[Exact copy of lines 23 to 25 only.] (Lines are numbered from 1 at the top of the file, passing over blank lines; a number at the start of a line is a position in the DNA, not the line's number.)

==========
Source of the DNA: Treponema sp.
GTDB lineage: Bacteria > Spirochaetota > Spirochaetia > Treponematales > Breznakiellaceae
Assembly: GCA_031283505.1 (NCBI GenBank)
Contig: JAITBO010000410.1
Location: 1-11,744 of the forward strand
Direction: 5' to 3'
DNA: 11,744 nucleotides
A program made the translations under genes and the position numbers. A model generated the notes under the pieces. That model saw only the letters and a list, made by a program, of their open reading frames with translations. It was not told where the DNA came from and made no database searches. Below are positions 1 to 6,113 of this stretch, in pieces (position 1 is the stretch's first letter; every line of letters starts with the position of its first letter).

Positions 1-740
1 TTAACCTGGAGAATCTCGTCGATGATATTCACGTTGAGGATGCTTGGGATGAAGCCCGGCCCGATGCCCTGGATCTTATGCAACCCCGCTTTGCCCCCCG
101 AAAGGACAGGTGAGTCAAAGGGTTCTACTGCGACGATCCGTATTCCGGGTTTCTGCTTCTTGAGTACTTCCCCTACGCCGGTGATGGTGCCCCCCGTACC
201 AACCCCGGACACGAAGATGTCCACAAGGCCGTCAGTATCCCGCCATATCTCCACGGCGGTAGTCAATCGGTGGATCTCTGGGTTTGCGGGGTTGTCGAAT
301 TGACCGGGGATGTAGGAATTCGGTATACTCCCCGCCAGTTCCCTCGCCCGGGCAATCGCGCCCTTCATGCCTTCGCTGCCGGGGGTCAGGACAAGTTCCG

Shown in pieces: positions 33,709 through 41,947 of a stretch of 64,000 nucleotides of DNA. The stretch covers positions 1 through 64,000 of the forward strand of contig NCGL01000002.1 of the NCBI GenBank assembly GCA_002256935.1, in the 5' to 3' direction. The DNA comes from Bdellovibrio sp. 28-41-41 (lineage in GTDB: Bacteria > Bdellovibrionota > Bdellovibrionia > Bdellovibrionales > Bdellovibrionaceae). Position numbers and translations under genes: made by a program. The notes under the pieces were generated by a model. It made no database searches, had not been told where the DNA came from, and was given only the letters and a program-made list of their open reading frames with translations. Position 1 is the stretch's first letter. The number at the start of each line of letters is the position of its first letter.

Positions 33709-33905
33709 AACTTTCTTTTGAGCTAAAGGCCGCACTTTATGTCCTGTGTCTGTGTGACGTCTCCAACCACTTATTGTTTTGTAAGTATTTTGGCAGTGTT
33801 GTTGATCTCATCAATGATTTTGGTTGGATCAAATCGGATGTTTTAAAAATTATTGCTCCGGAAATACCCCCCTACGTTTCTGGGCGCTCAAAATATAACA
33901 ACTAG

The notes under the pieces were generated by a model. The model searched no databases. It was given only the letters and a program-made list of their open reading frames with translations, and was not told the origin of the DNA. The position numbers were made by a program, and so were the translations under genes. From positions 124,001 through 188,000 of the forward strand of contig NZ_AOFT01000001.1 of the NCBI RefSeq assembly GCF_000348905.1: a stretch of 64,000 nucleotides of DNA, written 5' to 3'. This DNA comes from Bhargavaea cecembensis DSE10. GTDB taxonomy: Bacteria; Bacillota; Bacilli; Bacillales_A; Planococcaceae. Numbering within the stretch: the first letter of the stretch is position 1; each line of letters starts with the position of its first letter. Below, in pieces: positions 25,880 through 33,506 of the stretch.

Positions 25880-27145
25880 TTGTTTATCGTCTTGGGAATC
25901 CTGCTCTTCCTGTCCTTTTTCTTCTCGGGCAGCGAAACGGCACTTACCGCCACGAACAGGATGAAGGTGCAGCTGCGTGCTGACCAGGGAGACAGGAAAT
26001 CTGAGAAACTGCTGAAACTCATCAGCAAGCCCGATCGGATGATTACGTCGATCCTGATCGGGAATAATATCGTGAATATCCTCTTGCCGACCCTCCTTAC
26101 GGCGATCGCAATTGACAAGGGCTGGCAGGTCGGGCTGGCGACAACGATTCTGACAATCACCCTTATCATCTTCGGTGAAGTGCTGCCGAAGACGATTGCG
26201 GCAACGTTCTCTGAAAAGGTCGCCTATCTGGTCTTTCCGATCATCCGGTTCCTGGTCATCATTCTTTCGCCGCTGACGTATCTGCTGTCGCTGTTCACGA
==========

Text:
26001 CTGAGAAACTGCTGAAACTCATCAGCAAGCCCGATCGGATGATTACGTCGATCCTGATCGGGAATAATATCGTGAATATCCTCTTGCCGACCCTCCTTAC
26101 GGCGATCGCAATTGACAAGGGCTGGCAGGTCGGGCTGGCGACAACGATTCTGACAATCACCCTTATCATCTTCGGTGAAGTGCTGCCGAAGACGATTGCG
26201 GCAACGTTCTCTGAAAAGGTCGCCTATCTGGTCTTTCCGATCATCCGGTTCCTGGTCATCATTCTTTCGCCGCTGACGTATCTGCTGTCGCTGTTCACGA